So I few hours ago, to fight off insomnia, I posted this stream of consciousness dungeon and in room 5 I put your mom.
Which at the time was just the sort of the first thing that came to mind but now after sleeping, showering, and microwaving-some-chicken-and-noodles on it I am thinking this is a pretty good idea.
Ok see it's like this:
In the beginning there were modules.
Modules were adventures you could run with pretty much any group and they were, y'know, modular. They could be moved around. They were impersonal--they were full of treasure and obstacles to getting that treasure and anybody could give it a shot. Upshot here is: your mom was not in that dungeon.
Then things changed--TSR (for one) started doing this adventure path thing where the PCs were specific people with specific adventures and specific moms and often adventures wherein your mom is relevant.
That is: metaplot. The module was no longer modular, it was a link in a story.
Nowadays, at least here in the gaming avant garde where all us bloggers live, you have these two factions:
A-planned-story-(or-at-least-planned-theme)-heavy relationship-map-involving you-know-this-guy-and-hate-that-guy New Schoolers, and
B-throw 'em naked into the sandbox with the wolves and hope maybe one of them survives into the end-game Old Schoolers
Now it should go without saying that PCs in faction A often have moms. PCs in faction B sometimes have moms and sometimes don't.
In published adventures it is hard to deal with your mom: the appeal of such products is that they provide everything right there in the box. And so if they are going to put your mom in there than they almost have to put you in there to (i.e. give you a pre-gen) or else how do we know your mom is alive or what terms you're on or whether you even have a mom or were grown in a lab or whether you've already met her or... In other words, giving a character a relationship to the setting in a published product is hard because the designer doesn't know anything about your character or his/her previous adventures. Or at least it's hard to put your mom in there the way Old Schoolers like their moms: with no strings or plot rails attached.
Similarly, same problem comes up if you're building a sandbox for your own personal use: sandboxes are designed to be impersonal--that's their appeal as a challenge. (The Rat Temple will not be easier just because you are 3rd level when you walked into it.) If you put a character's mom secretly in a very specific basement in Slopwankia there's no guarantee the player will ever go there---because it's a sandbox. If you put the character's mom openly in Slopwankia then you are either saying "only go here if you want to see your mom"--which is the least interesting way to meet your mom.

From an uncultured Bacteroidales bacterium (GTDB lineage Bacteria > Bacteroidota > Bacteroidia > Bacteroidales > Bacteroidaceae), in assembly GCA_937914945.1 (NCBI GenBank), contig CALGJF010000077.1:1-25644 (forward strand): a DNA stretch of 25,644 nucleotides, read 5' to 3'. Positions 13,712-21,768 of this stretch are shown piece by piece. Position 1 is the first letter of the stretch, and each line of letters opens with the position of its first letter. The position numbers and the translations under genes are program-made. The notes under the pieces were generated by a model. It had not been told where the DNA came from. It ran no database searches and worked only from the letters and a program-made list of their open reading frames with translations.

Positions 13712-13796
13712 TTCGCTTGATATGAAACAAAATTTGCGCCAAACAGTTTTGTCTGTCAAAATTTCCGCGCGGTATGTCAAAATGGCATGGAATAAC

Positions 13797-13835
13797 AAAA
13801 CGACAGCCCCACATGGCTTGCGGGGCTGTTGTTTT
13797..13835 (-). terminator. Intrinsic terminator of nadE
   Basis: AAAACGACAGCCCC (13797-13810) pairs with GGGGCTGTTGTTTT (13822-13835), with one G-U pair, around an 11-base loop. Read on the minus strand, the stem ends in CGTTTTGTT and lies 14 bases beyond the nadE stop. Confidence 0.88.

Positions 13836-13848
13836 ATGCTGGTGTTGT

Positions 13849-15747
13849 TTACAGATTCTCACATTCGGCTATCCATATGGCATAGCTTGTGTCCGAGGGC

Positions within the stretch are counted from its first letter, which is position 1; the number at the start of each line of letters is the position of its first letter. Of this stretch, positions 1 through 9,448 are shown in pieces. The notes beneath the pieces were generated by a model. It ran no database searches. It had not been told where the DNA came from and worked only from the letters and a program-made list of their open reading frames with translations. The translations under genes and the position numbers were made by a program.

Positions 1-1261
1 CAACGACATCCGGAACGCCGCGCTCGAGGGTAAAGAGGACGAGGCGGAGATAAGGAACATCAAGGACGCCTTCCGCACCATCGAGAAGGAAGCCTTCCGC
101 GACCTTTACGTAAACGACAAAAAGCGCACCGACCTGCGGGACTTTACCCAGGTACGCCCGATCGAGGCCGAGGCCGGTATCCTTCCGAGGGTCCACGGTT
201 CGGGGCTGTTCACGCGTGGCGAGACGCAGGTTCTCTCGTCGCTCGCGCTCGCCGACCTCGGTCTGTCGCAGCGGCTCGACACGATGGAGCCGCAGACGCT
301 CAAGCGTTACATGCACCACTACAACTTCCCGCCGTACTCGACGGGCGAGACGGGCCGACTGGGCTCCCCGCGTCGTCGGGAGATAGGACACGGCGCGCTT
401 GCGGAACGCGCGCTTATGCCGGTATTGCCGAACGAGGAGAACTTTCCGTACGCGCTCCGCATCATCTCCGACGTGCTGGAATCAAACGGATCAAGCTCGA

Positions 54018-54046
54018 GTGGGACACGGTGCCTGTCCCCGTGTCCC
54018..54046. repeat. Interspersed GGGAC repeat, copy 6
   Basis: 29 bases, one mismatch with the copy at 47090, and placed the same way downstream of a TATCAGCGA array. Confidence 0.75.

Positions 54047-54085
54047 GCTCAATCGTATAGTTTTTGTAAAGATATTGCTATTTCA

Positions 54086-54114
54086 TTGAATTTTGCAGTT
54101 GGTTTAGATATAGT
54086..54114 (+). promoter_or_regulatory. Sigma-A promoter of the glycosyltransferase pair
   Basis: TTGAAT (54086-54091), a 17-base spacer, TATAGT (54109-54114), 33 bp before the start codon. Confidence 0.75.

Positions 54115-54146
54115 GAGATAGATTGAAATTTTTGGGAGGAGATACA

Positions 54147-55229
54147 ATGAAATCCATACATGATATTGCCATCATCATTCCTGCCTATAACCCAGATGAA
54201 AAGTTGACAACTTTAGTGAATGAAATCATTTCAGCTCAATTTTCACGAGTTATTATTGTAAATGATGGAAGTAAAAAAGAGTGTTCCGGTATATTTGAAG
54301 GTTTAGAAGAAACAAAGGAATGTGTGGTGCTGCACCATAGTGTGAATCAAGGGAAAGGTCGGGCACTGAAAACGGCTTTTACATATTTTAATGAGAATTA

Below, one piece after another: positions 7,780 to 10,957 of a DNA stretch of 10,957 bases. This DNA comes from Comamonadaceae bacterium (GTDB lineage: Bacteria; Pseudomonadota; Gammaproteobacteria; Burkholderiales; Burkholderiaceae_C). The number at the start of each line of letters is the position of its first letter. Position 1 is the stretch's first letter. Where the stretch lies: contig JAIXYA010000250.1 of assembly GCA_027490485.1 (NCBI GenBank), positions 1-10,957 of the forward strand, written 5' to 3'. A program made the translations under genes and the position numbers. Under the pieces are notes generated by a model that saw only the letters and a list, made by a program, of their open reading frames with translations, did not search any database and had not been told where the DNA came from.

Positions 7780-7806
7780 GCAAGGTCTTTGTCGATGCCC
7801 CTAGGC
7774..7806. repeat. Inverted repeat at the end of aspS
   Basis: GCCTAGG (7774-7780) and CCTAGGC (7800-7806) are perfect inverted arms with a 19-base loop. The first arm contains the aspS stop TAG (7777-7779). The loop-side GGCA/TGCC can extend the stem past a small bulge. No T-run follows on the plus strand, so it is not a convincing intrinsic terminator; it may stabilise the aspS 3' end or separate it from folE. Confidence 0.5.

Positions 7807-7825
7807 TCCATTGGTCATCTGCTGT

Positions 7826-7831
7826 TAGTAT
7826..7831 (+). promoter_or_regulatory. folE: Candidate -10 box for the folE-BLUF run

Point is: unexpected visits by mom are interesting and funny. And they can provide the basis for hilarious role-playing for ages to come. However, it is hard to introduce moms into sandboxes or modules without the threat of also introducing pre-planned plots or arcs.
And I think my sleep-deprived dungeon actually has a pretty good solution: in this room is a PC's mom. The GM must figure out how she got there before the game starts and must establish a list of PCs whose mom it could be. Then roll randomly once the PCs show up, then play it out wherever it goes.
Anyway the whole point is, just because it's a sandbox doesn't mean you can't seed background stuff about themselves for the PCs to stumble into around it. And even if you're writing an Old School module it doesn't mean you can't describe certain useful lacunae and instruct the DM to fill them in with relationships appropriate to the situation in their own group. It won't be completely play-out-of-the-box and will require your DM do a little thinking--but then every module does anyway so why not?
I would like to see this sort of hybrid approach in adventures: don't tell the GM exactly what's there, but don't just be vague or "leave it open" either--describe to the potential GM what kind of thing needs to be there in order to make the scenario work and then describe what characteristics the missing piece must have. "The burgher of this town is a man with a vendetta against a PC but who doesn't know an important thing about the situation that inspired the vendetta". Then let the GM find a solution that fits his or her group.
People do this automatically a lot (everybody who playtested Vornheim hacked it a little to fit into their campaign) but it'd be nice if game designers started acknowledging this always happens and actually using the disjunction between the modules assumptions and the group's reality as a feature rather than a bug. Instead of going "If you don't have a good reason for the PCs to be here use this default one" take advantage of the fact that you don't know who is going to be in that dungeon and who their mom is, and make that part of what makes it fun by giving the DM a little design problem to solve.
Found in the High Level Merchant's Spell Book
5 hours ago